The proposed 2023 Medicare Physician Payment Schedule (PFS) rule contains a mix of payment cuts, policy proposals and announcements regarding payment for telehealth and evaluation-and-management (E/M) services.
Slogging through the document’s 2,066 pages can be a daunting task. The AMA, however, has released a 12-page summary (PDF) that has crystalized some of the Proposed Rule’s highlights. The Centers for Medicare & Medicaid Services (CMS) has released a fact sheet that also gives the agency’s view of the highlights.
The summary notes that analysis of the PFS proposed rule continues, and the AMA will release draft comments prior to CMS’ Sept. 6 deadline.
Leading the charge to reform Medicare pay is a critical component of the AMA Recovery Plan for America’s Physicians. You took care of the nation. It’s time for the nation to take care of you. It’s time to rebuild. And the AMA is ready.
The AMA has challenged Congress to work on systemic reforms and make Medicare work better for you and your patients. Our work will continue, fighting tirelessly against future cuts—and against all barriers to patient care.
The first item on the payment schedule discussed in the summary is the proposed $33.0775 Medicare conversion factor (CF) for 2023, which represents a $1.53 reduction (4.42%) from the 2022 CF. The reduction is driven by the expiration of a one-time 3% CF increase Congress passed last December as part of an appropriation package that averted scheduled Medicare physician payment cuts totaling around 9.75%.
Additionally, about 1.5% of the CF reduction is attributable to a budget-neutrality statute requiring that, when there is projected growth of $20 million in spending on services included in the payment schedule, there must be corresponding cuts elsewhere.
Read more from the AMA on why across-the-board Medicare physician pay cuts are the wrong way forward.
The projected growth in spending stems from an upward adjustment for inpatient E/M services provided in hospitals, nursing homes, emergency departments and home health services.
CMS is building on the revisions it adopted for 2021 for E/M services provided in physician offices and other outpatient settings. The agency is proposing to generally adopt the Current Procedural Terminology (CPT®) codes and guidelines developed by the CPT Editorial Panel and the valuations recommended by the AMA RVS Update Committee (RUC) for inpatient and other settings, according to the summary.
“In total, the E/M code sets being revised for 2023 comprise approximately 20% of all allowed charges under the Medicare Physician Payment Schedule,” the summary says. “Therefore, these changes, along with other coding and valuations changes, are estimated to require a reduction of about 1.5% to the 2023 Medicare conversion factor due to statutory budget neutrality requirements.”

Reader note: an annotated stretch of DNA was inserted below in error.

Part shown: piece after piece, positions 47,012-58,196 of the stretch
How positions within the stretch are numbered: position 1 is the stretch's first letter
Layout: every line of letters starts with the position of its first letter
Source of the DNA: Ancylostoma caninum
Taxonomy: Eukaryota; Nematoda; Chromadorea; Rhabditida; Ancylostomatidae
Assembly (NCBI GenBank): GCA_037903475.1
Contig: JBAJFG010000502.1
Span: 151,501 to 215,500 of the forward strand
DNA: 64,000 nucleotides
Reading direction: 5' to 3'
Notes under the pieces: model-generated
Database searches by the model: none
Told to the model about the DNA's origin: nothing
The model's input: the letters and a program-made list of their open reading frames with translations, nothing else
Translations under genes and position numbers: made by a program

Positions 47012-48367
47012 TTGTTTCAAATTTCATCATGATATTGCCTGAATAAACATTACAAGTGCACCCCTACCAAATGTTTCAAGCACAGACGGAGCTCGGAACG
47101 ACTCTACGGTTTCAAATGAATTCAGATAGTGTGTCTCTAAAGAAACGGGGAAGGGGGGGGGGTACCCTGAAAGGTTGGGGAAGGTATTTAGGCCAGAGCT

Along with the reduced CF, the payment schedule includes a 0% payment update that fails to account for significant inflation in practice costs.
Early in the COVID-19 pandemic, CMS expanded the Medicare Telehealth List with the addition of some 150 services, including emergency department and telephone visits. Some of these services were listed as “interim” with coverage lasting until the end of the public health emergency (PHE), while others would have coverage extended for another five months after the PHE ends.
For 2023, CMS proposes extending coverage for all interim telehealth services for five months after the PHE ends. Meanwhile, the House of Representatives voted overwhelmingly for a bipartisan bill that extends Medicare telehealth payment and regulatory flexibilities through the end of 2024.
CMS also proposes to add a number of other services to the telehealth coverage list including therapy services, ophthalmology services, and patient education and training in self-measured blood pressure management.
Additionally, CMS proposes to raise payment rates for opioid treatment programs to better reflect the costs of the counseling services, while also proposing to pay for the initiation of buprenorphine to treat opioid-use disorder via telehealth, rather than just in person, to further improve access.
Supporting telehealth is another essential component of the AMA Recovery Plan for America’s Physicians. Telehealth is critical to the future of health care, which is why the AMA continues to advocate for expanded telehealth policy, research and resources to ensure physician practice sustainability and fair payment.
The AMA, in collaboration with 120 other physician and health care organizations, is offering specific recommendations (PDF) to Congress and CMS that will put the nation’s health care system on solid and sustainable financial ground.
Discover 10 principles that policymakers should follow to fix Medicare’s unsustainable physician payment system and find out why Medicare’s trustees agree that system doesn’t have a long-term future.